It’s easy to see what’s wrong with car culture. Fixing it is harder.

In "Carmageddon: How Cars Make Life Worse and What to Do About It," Daniel Knowles says a lot about how cars make life worse, and not enough about what to do about it.

By Peter C. BakerMarch 28, 2023

How Vince McMahon and his wrestling empire explain America

In the revelatory biography “Ringmaster,” Abraham Riesman explores the strangely entwined worlds of Trump-era politics and the WWE.

By Zack RuskinMarch 25, 2023

Three decades after her sister’s murder, a writer seeks justice

In 1990, Liliana Rivera Garza was killed in Mexico. In “Liliana’s Invincible Summer” her sister, Cristina, sets out to figure out what happened.

By Erika L. SanchezMarch 23, 2023

How we might stop the flood of data-driven misinformation

In “Distrust,” Gary Smith argues that science is being undone by the very tools that scientists developed. But he has a plan to change that.

By Abby OhlheiserMarch 23, 2023

The books I read to understand the Vietnam War

Fifty years after the withdrawal of U.S. troops from Vietnam, these stories live on.

By Eric Nguyen March 23, 2023

Vietnam’s toxic legacy continues, and Agent Orange looms large

“The Long Reckoning,” by George Black, focuses on the ongoing work of public accountability and private penance for America’s mess.

By Steven V. RobertsMarch 23, 2023

What a new book gets wrong about Picasso’s time in France

In ‘Picasso the Foreigner,’ Annie Cohen-Solal offers an ambitious but misguided interpretation of the great Spanish artist’s life.

By Hugh EakinMarch 22, 2023

As Saigon fell, a young banker went on a desperate mission

Ralph White’s “Getting Out of Saigon” recalls the chaos and delusions that stood in the way of his efforts to evacuate Chase Manhattan’s Vietnamese employees.

By Mark Atwood LawrenceMarch 22, 2023

‘Birchers,’ a well-told, familiar entry in the ‘how we got to Trump’ genre

In his history of the John Birch Society, Matthew Dallek says Republicans allowed the extreme fringe to “eventually cannibalize the entire party.”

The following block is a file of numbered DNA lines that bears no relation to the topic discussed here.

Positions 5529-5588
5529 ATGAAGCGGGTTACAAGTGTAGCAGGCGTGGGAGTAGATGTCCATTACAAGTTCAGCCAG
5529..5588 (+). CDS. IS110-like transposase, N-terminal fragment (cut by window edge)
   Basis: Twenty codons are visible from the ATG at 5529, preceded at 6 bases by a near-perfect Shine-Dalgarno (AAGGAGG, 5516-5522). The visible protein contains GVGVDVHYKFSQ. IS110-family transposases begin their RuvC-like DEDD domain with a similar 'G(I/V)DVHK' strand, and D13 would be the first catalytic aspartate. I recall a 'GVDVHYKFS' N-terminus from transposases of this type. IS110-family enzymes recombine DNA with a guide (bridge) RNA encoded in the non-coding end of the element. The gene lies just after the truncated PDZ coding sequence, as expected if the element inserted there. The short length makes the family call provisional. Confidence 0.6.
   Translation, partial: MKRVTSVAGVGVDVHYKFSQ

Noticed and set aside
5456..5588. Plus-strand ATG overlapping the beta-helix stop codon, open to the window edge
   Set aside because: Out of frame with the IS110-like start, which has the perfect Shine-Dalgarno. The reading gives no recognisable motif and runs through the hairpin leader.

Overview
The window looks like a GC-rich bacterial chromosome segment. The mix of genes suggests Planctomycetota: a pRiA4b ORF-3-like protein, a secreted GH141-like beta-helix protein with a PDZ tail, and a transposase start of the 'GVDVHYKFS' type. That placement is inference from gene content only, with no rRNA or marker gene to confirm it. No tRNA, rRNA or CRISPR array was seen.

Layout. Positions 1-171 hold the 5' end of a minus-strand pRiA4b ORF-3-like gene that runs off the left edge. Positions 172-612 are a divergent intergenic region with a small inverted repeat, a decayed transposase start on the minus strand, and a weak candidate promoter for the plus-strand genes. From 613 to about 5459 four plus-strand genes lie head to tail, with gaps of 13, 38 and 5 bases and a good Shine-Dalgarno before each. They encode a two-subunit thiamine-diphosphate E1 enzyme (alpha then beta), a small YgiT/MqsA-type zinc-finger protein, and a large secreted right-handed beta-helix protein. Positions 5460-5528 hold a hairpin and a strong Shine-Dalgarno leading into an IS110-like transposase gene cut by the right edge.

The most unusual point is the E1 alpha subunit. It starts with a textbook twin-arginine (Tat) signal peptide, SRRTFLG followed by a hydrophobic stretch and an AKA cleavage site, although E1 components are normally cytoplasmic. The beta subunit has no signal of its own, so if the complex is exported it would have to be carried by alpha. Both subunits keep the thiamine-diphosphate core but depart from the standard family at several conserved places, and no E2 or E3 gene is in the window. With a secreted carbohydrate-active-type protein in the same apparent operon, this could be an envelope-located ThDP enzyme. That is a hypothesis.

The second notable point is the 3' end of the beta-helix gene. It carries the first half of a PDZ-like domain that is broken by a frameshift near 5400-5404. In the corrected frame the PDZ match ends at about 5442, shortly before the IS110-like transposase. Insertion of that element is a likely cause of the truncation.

By Sam Adler-BellMarch 22, 2023

Exploring the crowds that gather for Trump — and dream of civil war

In ‘The Undertow,’ Jeff Sharlet examines the anger powering American politics today.

By Adam Fleming PettyMarch 21, 2023

‘Armageddon’ reads the Book of Revelation with fresh eyes

Bart Ehrman reads the Book of Revelation in context, and offers a tour of historical reactions to it -- it wasn't until the 1830s that it was considered a timeline for the end.

By David DarkMarch 21, 2023

A White woman re-creates the lives of her Black ancestors

Rachel Jamison Webster’s family history, “Benjamin Banneker and Us,” is a thoughtful blend of research, conversation and imagination.

By Maud NewtonMarch 21, 2023

Explaining spiritual experiences through a scientific lens

In “The Transcendent Brain,” Alan Lightman argues that profound moments in his life have nothing to do with religion — only atoms.

By Denis AlexanderMarch 17, 2023

Sometimes it’s too much! But the exclamation point has a point.

A history — and defense — of emphatic punctuation.

By Florence HazratMarch 17, 2023

Borders can be spaces of wonder — if you have the right passport

In "The Edge of the Plain," James Crawford explores the way that borders at once keep us apart and make us who we are.

By Kanishk TharoorMarch 16, 2023

Why are so many Americans poor? Because we allow it, two books argue.

Sociologists Mark Robert Rank and Matthew Desmond examine the attitudes and policies that keep poverty entrenched.

By Timothy NoahMarch 16, 2023

During the revolution, New York City burned. Who set the fires?

In “The Great New York Fire of 1776,” Benjamin L. Carp argues that Americans, not the British, deliberately started the blaze.

By Robert G. KaiserMarch 15, 2023

Kara Goucher and Lauren Fleshman reveal what’s wrong with women’s running

Two top athletes, Lauren Fleshman and Kara Goucher, write about competing in an environment rife with failings.

By Mythili G. RaoMarch 14, 2023

Ballet begins with a dream. Too often, it turns into a nightmare.

Alice Robb’s "Don’t Think, Dear" is a feminist interrogation of ballet.

By Kimberly SchayeMarch 14, 2023

Adam Gopnik tries to master drawing, driving, dancing and boxing

Adam Gopnik investigates the mystery of mastery by attempting to learn to draw, box, dance and drive.

By Tom VanderbiltMarch 13, 2023